You are on page 1of 1

History Notes – Pals Battalions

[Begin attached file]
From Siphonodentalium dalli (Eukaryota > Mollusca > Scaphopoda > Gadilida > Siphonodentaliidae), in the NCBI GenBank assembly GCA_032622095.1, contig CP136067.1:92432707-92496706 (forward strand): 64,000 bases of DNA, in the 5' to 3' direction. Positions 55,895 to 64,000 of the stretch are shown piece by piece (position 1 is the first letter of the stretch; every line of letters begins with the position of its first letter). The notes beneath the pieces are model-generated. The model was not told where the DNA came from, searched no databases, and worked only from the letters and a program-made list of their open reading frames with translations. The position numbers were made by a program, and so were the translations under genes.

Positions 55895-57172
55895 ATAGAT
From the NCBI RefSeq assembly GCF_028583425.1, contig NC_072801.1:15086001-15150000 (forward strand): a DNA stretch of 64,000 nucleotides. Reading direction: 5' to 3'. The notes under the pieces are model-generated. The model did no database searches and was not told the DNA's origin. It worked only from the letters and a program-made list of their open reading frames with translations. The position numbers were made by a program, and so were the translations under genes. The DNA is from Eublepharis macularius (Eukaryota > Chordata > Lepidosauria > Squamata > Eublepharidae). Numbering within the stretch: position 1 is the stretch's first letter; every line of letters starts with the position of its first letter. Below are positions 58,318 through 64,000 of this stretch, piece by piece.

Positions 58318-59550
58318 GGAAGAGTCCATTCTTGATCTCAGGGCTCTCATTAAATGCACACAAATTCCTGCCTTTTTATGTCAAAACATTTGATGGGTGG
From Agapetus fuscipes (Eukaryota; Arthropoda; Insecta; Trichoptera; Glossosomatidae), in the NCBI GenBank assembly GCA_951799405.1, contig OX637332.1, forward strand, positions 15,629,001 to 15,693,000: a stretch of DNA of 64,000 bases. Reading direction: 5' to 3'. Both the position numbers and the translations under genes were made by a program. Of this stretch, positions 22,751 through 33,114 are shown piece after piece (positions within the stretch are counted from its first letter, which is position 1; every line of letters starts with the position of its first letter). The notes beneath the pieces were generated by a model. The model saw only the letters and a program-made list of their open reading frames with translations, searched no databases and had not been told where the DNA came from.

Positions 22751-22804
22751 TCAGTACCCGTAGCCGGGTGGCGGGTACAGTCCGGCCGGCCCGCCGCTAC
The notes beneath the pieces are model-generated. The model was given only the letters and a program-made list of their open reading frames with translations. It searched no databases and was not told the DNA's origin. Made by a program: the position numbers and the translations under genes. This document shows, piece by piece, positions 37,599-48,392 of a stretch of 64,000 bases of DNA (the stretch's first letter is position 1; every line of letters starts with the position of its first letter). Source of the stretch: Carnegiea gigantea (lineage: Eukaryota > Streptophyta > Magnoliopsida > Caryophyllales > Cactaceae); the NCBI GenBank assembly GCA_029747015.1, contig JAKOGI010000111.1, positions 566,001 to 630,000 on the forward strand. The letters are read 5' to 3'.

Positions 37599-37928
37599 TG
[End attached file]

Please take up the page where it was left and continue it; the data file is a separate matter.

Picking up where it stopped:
Over by Christmas World War One reached boiling point in moments, from the assassination of Franz Ferdinand on the 28th June, it took only five weeks for Europe to slide from nervous peace to raging war. Britain, bound by treaty to aid Belgium, declared war against Germany, determined but unready. It's professional army was badly equipped and minuscule in comparison to the armies of the continent. It comprised of only 450,000 men, of which 900 were trained staff officers, and some 250,000 were reservists. While many expected the war to be over by Christmas, Lord Kitchener, the Secretary of State for War, was unconvinced, he warned the government that the war would be decided by the last million men Britain could throw into battle. Kitchener decided to raise a new army of volunteers. On 6th August, Parliament sanctioned an increase in size of 500,000 men; days later Kitchener issued his first call to arms for 100,00 volunteers aged 19 to 30, at least 1.6m tall and with a chest size greater that 86cm. General Henry Rawlinson suggested that men would be more willing to join if they could serve with people they already knew. Lord Derby was the first to test this idea when he announced that he would try to raise a battalion in Liverpool, comprised solely of local men. Within days, Liverpool had enlisted enough men for four battalions. Civic Pride Other towns and cities began to follow suit, this was the great secret behind the battalions: civic pride and community spirit caused cities to compete with each other. This boosted the already heady scent of patriotism that saw men queuing outside enlisting posts within hours of war being declared. It was reported that it took a recruiting officer at Great Scotland Yard 20 minutes to get through the enlistees on 4th August; by the 7th mounted police were needed to keep control. In Accrington, recruitment began on 14th September, with 104 men accepted in the first three hours. Within ten days the Accrington Pals had reached full strength of some 1,000 men with similar situations in Sheffield, doors opened on the 10th September and the battalion reached full strength just two days later. A Break from the Grind The scale of response was astounding, with around 30,000 men enlisting each day by the end of August. These numbers were too much for the army to handle alone so local dignitaries and magistrates acted on behalf of Kitchener and cared for men until the military machine was ready to take over. By mid-September 500,000 men had volunteered, another 500,000 joined by the end of the year. 1914 brought with it a rush a patriotism nationwide, fueled by tales of German atrocities that led to a common desire to help 'plucky little Belgium'. Many people on both sides believed that, even if the war wasn't over by Christmas, that it would be relatively short nonetheless. Furthermore, for many in the industrial heartlands of the north, the army promised a break from the grinding poverty of everyday life, Army life meant regular pay, as well as proper food, clothing and shelter that would most probably have compared favourably with the living conditions experienced by many at the time. To many the army must have seemed like the opportunity of a lifetime and areas dominated by industry provided a huge number of recruits. By the time that the initial euphoria had faded, military service had become as much a duty as it was an opportunity for the men. Recruitment continued through 1915, supported by immense pressure that partly replaced the initial enthusiasm. Tragedy on the Somme Once formed, most Pals Battalions spent 1914 and 1915 training in Britain, however, preparations were underway for a major offensive on the Somme that was intended to relieve pressure on the French at Verdun, breach enemy lines and force an early victory. The battle would be the first for most volunteers, although, for many it would also be their last. The first day of the Somme was disastrous. The artillery barrage had failed to destroy the German trenches and, in many cases, hadn't even cut their barbed wire defences. Concerned with maintaining discipline, commanders ordered soldiers to walk in formation towards German lines when the attack began. The British army walked into a slaughterhouse. The battle on 1st July marked the army's single greatest loss in history, with 60,000 casualties of which 20,000 were dead. The Pals Battalions suffered accordingly: of the 720 Accrington Pals, 584 were injured, Leeds lost around 750 of their 900 men and the Grimsby and Sheffield battalions lost around half their men. News of the losses broke slowly, often only after letters from surviving comrades reached the families of the dead. Casualty lists only began to reach Grimsby on 10th July and in many towns and cities, confused rumours bred panic and anger in the affected communities. In local newspapers, initial accounts of wartime success quickly gave way to pages filled with names and photographs of those killed, missing and wounded. Two years in the making, Ten minutes in the destroying The Pals Battalions survived the battle in name only. Some of the Pals were disbanded altogether before the war ended, others saw their defining characteristics diluted by the influx of men who came to replace the dead. Although by early 1916 around two million men volunteered, enthusiasm diminished as casualties increased, resulting in compulsory conscription being introduced in March. The Pals Battalions were an innovation that certainly bolstered the number of volunteers, joining up in a heady atmosphere of patriotism, yet, when military strategy was found wanting, the price paid was immense. With communities decimated and families mourning losses, often of more than one member, the experiment was not repeated. In 1939, the outbreak of World War Two saw immediate introduction of conscription rather than an attempt to replicate the local character of the Pals Battalions that joined together, served together and died together.